The Samuel Dorsky Museum of Art at the State University of New York at New Paltz and the New-York Historical Society will collaborate to organize an exhibit, titled “Views and Visions: The Hudson River to Niagara Falls, 19th Century Landscape Paintings from the New-York Historical Society,” that will be on view at the museum from July to December 2009.
The exhibit was made possible with a $143,449 federal grant from Congressman and New Paltz alumnus Maurice Hinchey (’68, ’70g) and the support of the Institute of Museum and Library Services, the primary source of federal support for the nation’s 122,000 libraries and 17,500 museums.
Drawn from the permanent collection at the New-York Historical Society, the exhibit will include 45 paintings consisting of landscapes, portraits and maritime scenes. The paintings, which were created between 1818 and 1892, depict generally identifiable landscapes, historic sites, natural wonders, and waterways of New York State from the mouth of the Hudson River north to the Adirondacks and then to the western boundary of the state—Niagara Falls.
“Set in the location where these paintings were inspired, the Samuel Dorsky Museum of Art is the perfect venue for these extraordinary pieces of art from the Hudson River School movement to be displayed,” Hinchey said. “The Hudson River Valley played a critical role in American art history and now this display at the Samuel Dorsky Museum will enable today’s art enthusiasts, local residents, students and others to enjoy these precious pieces of art, learn about their importance and appreciate the natural beauty that continues to surround us.”
The curator is Dr. Linda Ferber, an internationally renowned expert on 19th Century American art and vice president and museum director of the New-York Historical Society.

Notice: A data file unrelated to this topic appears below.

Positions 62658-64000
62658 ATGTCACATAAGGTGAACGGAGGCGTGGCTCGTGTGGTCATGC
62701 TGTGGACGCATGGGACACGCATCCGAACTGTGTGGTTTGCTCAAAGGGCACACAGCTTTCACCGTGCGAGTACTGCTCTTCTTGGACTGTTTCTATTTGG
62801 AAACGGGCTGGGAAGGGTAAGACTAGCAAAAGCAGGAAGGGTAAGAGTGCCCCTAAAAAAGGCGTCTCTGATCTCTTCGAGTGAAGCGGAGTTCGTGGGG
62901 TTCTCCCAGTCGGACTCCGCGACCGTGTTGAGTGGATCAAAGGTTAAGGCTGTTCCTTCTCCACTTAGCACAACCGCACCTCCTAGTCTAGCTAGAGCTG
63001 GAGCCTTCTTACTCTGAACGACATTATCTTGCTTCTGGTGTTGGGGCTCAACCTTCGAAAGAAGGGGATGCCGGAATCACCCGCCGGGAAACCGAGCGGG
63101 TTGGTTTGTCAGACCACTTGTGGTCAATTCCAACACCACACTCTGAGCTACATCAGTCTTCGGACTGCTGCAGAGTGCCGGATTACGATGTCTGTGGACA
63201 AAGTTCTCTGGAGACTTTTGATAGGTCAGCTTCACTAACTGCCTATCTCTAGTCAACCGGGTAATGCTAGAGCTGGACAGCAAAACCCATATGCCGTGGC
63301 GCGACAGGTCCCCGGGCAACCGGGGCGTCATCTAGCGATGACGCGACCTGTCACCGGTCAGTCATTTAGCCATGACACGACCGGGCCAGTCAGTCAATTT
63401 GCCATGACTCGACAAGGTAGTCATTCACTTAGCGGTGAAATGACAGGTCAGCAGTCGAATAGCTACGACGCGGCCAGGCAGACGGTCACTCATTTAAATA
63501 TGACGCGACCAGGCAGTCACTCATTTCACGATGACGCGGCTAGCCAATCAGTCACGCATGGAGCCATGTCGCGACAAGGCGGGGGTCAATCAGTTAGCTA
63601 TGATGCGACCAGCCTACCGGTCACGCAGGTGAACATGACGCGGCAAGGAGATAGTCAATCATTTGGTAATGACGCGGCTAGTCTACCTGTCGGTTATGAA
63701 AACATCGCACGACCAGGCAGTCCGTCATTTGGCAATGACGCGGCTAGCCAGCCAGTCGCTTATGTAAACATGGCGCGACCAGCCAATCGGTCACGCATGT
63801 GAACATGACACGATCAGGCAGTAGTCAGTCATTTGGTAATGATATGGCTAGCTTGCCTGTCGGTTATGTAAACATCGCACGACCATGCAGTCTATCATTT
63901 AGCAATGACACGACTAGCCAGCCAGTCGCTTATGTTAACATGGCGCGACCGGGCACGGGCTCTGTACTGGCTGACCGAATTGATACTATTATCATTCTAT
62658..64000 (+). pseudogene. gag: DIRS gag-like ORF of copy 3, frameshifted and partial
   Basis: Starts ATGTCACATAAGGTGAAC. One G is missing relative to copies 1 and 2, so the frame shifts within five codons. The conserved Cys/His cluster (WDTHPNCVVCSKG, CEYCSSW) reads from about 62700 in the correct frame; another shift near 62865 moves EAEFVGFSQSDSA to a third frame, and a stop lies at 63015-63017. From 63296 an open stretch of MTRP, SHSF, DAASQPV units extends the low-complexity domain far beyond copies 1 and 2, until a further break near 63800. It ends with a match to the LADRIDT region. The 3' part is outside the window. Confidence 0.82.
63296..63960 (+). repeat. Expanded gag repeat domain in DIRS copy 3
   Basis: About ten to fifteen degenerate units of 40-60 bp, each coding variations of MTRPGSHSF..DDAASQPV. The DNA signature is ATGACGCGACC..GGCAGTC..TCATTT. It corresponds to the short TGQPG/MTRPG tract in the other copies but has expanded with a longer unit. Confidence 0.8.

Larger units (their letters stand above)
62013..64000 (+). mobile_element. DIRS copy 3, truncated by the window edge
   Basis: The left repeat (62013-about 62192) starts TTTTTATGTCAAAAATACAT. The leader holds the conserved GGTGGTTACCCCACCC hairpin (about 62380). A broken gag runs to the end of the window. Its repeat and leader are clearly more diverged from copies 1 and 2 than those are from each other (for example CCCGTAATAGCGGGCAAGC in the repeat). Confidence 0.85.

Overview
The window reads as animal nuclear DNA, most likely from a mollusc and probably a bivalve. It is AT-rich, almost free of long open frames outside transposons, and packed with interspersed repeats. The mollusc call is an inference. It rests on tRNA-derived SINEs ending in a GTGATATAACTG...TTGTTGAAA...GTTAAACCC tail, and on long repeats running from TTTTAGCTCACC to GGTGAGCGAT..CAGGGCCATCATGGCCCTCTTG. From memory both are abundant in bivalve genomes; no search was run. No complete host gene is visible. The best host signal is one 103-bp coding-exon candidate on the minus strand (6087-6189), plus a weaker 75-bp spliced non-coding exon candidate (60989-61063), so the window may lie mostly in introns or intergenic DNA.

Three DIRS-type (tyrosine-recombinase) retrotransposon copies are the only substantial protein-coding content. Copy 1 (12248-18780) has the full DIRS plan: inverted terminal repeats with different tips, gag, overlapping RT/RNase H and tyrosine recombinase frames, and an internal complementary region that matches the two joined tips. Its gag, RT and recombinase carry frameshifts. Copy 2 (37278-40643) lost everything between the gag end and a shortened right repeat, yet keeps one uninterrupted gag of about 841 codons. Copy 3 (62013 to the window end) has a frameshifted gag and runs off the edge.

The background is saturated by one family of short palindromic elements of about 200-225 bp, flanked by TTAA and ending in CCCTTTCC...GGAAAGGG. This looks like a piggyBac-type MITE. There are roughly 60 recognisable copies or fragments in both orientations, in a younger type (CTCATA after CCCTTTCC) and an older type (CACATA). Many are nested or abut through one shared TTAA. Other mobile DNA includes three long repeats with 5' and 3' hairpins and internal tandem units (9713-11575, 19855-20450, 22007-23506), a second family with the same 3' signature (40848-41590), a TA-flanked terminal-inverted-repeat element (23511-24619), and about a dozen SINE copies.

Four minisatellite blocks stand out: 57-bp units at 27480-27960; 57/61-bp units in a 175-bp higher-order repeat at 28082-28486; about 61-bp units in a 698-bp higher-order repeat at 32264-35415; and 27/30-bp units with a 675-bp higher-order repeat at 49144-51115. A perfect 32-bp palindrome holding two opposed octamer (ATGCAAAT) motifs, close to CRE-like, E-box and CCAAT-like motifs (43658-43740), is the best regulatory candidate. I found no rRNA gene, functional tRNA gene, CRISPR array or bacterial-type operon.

The exhibit will be accompanied by the publication of an illustrated scholarly catalog and gallery guide published by the Samuel Dorsky Museum of Art. The museum will also sponsor lectures, gallery talks, a public symposium and other educational activities during the five-month exhibition.
The exhibit and accompanying interpretive activities will support community-wide programming developed to commemorate the Hudson-Fulton-Champlain Quadricentennial, marking the 400th anniversary of Hudson and Champlain’s voyages along the river and lake that bear their names, and the 200th anniversary of Robert Fulton’s steamboat voyage on the Hudson, which initiated steam commerce on the river.
Neil Trager, director of the Samuel Dorsky Museum of Art, said that the exhibit creates an American grand tour enabling museum visitors to explore themes that illuminate the sites that historically drew both artists and travelers to the region. The exhibit will also investigate landscape imagery as a powerful narrative device that embodies widely held ideas about nature and culture, he said.
A significant number of important landscape paintings by Hudson River School painters such as Albert Bierstadt, John W. Casilear, Thomas Cole, Jasper Cropsey, Asher B. Durand, George Inness and Jervis McEntee are highlights of the exhibition.
“Personally, I am looking forward to having this magnificent collection coming to the Hudson Valley,” said Steven Poskanzer, president of the college. “We are delighted to acknowledge Congressman Hinchey’s role in helping to secure the funding for this major exhibition.”